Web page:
One of my favorite design features of European buildings is the fact that you can blackout your room with 100% darkness by shutting the external blinds. When I lived in Buenos Aires I only closed them completely over the weekends, otherwise I would have never woke up during normal working days.
Today my alarm rang at 11am so that I could take a shower and be at a street corner to meet Iñaki and Olga by 11:30. The previous ‘night’ (4am) we’ve all agreed to cook a seafood feast at Amalia’s apartment, surely all of us had regretted making those promises once the alcohol came down closer to sober levels. I took a quick shower, dressed up with my single dressing shirt and trousers and sprinted down the rainy street. Seconds later I was down in the city center completely wet and all corners looked just the same for me. I had no connection on my phone neither had a reference indicating the meeting place. Moments away to realize how lost I was and what were the chances to find them, Iñaki came walking towards me with an umbrella.
We had breakfast at a bar, I had a tortilla española -basically my only choice with protein and no meat- and a hand made orange juice. We then went to Vodafone, I purchased a prepaid card and loaded the highest package on it only to reuse that my iPhone was programmed to be used with AT&T and no other carrier. I got some money back and donated the rest to the charity-needing cellphone enterprise. This does not feel good, particularly when you are unemployed and have just started your trip. While I was assimilating the idea and thinking my options on how to get my maps on the phone, Iñaki came to me saying ‘great, now you have to do a tough work just like anyone do, read a paper map and ask people for directions… It’s fun, you’ll be alright’.
Because of the never ending rain we modified the original plan of going to the marketplace and instead we purchased the fish and seafood at what is known as the highest quality seafood place in Bilbao. Just like any other place in a Latin country, the people at the counter received requests that not only involved what the exact product was required, such as ‘I need 1kg of prawns’. It was rather something like ‘hey, I’m having my in-laws today and need something better than usual, we’ll be four but we all eat a lot, and you know, we may have more people coming because its Saturday and my brother may come with his girl, I don’t want to cook for too long, give me something suitable for this occasion!’.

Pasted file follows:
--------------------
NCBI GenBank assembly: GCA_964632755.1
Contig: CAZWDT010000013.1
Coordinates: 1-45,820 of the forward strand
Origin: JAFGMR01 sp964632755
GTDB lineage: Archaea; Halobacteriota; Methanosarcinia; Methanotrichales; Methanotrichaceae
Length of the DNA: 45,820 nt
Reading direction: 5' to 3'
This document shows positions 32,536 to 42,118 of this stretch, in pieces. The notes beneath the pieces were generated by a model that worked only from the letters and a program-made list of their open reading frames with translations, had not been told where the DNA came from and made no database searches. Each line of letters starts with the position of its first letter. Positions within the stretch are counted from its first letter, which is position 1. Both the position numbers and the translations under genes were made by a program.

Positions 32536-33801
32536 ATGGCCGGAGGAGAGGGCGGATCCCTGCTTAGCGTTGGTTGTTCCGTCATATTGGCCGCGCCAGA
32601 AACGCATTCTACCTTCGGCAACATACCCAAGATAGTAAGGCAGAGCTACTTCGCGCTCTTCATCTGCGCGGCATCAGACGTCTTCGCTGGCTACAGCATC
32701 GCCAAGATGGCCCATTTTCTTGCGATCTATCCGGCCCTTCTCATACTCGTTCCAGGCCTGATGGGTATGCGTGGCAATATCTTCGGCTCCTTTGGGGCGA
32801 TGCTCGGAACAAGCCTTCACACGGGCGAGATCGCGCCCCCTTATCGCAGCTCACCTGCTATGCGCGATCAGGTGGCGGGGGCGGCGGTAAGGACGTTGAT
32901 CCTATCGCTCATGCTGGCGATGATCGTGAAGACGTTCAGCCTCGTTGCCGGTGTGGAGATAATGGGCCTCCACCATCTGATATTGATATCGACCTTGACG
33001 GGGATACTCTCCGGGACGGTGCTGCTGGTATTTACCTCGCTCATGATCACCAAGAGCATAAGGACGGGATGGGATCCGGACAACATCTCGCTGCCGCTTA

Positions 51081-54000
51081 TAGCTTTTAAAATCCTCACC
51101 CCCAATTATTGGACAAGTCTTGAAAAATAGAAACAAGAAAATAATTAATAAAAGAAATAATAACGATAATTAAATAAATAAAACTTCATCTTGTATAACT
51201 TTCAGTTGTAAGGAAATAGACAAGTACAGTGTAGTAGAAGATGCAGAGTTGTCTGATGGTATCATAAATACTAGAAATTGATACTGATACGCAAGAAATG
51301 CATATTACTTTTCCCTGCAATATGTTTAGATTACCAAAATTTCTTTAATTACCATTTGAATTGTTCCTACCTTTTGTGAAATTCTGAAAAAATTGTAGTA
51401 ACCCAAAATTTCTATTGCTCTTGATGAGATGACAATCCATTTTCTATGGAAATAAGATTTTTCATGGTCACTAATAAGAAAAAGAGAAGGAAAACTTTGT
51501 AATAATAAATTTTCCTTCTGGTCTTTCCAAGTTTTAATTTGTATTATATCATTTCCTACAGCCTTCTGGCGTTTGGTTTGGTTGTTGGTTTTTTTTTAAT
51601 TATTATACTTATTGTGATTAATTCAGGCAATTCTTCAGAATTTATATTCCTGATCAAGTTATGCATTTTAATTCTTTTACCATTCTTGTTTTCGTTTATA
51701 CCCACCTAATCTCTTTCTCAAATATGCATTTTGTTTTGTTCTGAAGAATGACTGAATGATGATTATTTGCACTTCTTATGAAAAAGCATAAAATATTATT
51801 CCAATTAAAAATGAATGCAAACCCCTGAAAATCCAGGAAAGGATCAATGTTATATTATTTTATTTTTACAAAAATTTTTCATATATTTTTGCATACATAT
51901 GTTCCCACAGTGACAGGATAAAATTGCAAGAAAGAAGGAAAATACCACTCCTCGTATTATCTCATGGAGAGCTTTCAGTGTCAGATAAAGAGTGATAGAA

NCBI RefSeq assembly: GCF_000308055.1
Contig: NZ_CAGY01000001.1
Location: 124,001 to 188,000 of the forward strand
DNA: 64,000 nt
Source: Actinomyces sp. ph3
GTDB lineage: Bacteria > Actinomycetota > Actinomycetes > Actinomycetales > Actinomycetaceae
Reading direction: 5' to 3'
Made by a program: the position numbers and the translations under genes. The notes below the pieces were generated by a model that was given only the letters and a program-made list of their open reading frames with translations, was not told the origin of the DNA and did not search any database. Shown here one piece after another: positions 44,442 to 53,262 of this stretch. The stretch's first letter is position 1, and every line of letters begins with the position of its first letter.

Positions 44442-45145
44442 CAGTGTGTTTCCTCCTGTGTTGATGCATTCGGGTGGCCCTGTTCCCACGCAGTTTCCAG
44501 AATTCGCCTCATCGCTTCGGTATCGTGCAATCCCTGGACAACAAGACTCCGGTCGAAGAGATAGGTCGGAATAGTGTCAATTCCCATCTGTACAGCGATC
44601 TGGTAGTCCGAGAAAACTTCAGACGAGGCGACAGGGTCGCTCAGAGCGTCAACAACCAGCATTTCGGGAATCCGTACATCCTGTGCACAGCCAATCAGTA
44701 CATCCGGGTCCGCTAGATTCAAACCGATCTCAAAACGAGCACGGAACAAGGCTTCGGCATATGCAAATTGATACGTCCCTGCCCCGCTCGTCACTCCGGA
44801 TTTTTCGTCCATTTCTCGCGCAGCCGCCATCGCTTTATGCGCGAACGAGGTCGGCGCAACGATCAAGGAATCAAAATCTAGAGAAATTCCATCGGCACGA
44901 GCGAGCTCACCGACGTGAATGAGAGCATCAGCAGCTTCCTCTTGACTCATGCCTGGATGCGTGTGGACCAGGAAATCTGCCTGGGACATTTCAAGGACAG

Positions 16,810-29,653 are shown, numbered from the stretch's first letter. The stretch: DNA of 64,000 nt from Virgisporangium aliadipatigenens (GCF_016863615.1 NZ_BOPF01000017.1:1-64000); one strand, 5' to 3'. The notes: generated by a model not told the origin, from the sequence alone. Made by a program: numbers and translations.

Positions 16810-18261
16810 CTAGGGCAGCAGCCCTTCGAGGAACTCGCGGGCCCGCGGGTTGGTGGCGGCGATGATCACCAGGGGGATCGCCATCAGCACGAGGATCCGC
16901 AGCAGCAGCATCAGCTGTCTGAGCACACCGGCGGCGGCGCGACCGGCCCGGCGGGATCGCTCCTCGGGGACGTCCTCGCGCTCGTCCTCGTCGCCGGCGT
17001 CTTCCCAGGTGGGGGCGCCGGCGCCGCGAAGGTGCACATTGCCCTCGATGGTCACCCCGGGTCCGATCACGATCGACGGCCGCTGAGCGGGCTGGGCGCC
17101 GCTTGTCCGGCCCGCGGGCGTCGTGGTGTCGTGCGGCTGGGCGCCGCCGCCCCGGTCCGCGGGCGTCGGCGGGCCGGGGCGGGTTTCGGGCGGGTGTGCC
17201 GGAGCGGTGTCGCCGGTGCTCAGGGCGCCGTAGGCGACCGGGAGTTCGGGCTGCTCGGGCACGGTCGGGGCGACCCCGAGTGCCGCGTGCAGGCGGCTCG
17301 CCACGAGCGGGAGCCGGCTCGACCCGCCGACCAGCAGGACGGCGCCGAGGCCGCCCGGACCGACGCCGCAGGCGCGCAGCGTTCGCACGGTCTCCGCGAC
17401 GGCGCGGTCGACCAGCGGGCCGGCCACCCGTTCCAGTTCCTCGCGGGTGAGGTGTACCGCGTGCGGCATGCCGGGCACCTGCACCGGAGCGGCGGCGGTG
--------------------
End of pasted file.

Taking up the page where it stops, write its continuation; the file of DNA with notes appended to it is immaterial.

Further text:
We left with several bags in our hands all filled with sea stuff, some of them were still moving. The living creatures were destined to transition into hopefully a better life once thrown at the salty cooking pot. I must admit the taste of those craps was way more superior than any other one I’ve tried before. The prawns were extremely fresh cooked on a bed of thick grain salt for a minute or two, and then turned to the other side. No oil or condiments were added. The fish was slightly varnished with olive oil and once baked the ‘refrito’ (olive oil fried garlic) was added.
This quality and quantity of fish, seafood, bread, cheese and wine would have costed a fortune (if found) on a restaurant and it was great helping cooking at home and getting to see local people how to do all that. We talked about food hours before eating, while eating, and the conversation continued way long after the food was over.
Suddenly it was midnight and more wines were been emptied by the hour, no one felt like going out as the panoramic view from the city showed a very persistent rainy night. I got to see right before our view a tall building under the sign of Iberdrola. This is the biggest client of the company I used to work for, and conveniently the major shareholder too.
We did not get to assemble Salsa today. She is still in the boxes and will need to get to her tomorrow. The weather at Roncesvalles seems to be miserable and there is no public transportation on Sunday. I may start the camino from Pamona. Tbd.